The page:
Advanced manufacturing a must for S.Africa - CNBC Africa

Advanced manufacturing a must for S.Africa

Southern Africa

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Technology must play a greater role in manufacturing. PHOTO: Getty Images

“The reality is that for us to even debate whether we should be considering developing capability for advanced manufacturing means nothing because we know that more and more products are complex integrated systems,” said Technology Innovation Agency industrial sectors group executive, Pontsho Maruping.    

“When it comes to jobs, I do agree that when you mechanise existing plants, you’re likely to need fewer people to run the plant but, if we’re being honest, we want people doing better jobs. We want people doing cleaner jobs.”

Advanced manufacturing relies on computers and technology to speed up the production process. However, it is also necessary to have skilled individuals who can run the computers that run the machines.  

(READ MORE: Manufacturing in S.Africa remains fragile)

Speaking at the 2014 Manufacturing Indaba in Johannesburg, South Africa, which will take place from 19 to 20 May, Maruping highlighted the change in South African as well as global trends and emphasised the need for advanced manufacturing for a country to remain competitive.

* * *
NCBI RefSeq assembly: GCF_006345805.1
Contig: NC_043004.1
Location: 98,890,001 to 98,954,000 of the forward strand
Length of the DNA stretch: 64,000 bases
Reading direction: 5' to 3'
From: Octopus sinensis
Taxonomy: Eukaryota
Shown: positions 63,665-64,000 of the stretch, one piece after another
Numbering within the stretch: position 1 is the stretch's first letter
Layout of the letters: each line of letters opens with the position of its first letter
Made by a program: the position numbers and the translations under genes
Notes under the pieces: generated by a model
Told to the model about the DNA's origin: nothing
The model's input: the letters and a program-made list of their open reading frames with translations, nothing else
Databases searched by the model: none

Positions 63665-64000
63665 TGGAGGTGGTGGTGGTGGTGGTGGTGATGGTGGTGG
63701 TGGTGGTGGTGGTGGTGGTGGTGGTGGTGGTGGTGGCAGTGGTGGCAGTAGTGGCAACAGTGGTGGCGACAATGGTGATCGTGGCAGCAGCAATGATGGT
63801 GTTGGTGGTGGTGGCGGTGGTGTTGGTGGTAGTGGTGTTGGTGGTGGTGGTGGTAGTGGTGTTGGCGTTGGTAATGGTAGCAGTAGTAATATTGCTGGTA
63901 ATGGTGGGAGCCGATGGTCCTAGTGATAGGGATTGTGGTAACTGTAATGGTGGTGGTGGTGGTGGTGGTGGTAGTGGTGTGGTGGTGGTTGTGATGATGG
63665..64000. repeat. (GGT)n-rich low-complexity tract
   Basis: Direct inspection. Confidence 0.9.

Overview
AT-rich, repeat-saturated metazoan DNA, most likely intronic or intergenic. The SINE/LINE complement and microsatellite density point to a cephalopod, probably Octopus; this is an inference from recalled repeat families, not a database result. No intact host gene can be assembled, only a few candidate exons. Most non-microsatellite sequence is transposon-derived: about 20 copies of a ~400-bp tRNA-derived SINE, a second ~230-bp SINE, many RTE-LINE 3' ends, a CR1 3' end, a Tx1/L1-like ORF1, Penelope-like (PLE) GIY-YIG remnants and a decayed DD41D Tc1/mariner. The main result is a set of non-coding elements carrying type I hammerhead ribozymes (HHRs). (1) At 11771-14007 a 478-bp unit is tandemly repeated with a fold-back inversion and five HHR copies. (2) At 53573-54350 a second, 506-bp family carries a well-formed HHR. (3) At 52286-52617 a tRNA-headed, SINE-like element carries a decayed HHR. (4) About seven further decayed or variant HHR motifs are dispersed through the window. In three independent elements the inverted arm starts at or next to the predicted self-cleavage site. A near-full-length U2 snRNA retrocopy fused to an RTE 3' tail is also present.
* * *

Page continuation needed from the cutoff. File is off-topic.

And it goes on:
“We need to look at advanced manufacturing as having two components – looking at producing things more efficiently, using new technology to be better at producing the same things, and producing new products,” she said.

“South Africa is not a low labour-cost country so we cannot continue to try and compete on that level. There’s always going to be someone somewhere in the world who can exploit their workers more and therefore produce the same thing much cheaper, we can’t run away from that.”

(READ MORE: S.Africa mining sector could see increased mechanising)

She also stressed the importance of using machinery and technology in the country’s mining sector going forward.

“In the mining sector, there’s clearly jobs there that we shouldn’t allow people to do anymore – our mines have become deeper, it’s a lot more dangerous and no matter what you do, you cannot avoid injury and exposure to hazards,” Maruping said.

“The more we train people, get them to do jobs that are meaningful, the better it would be for our country.”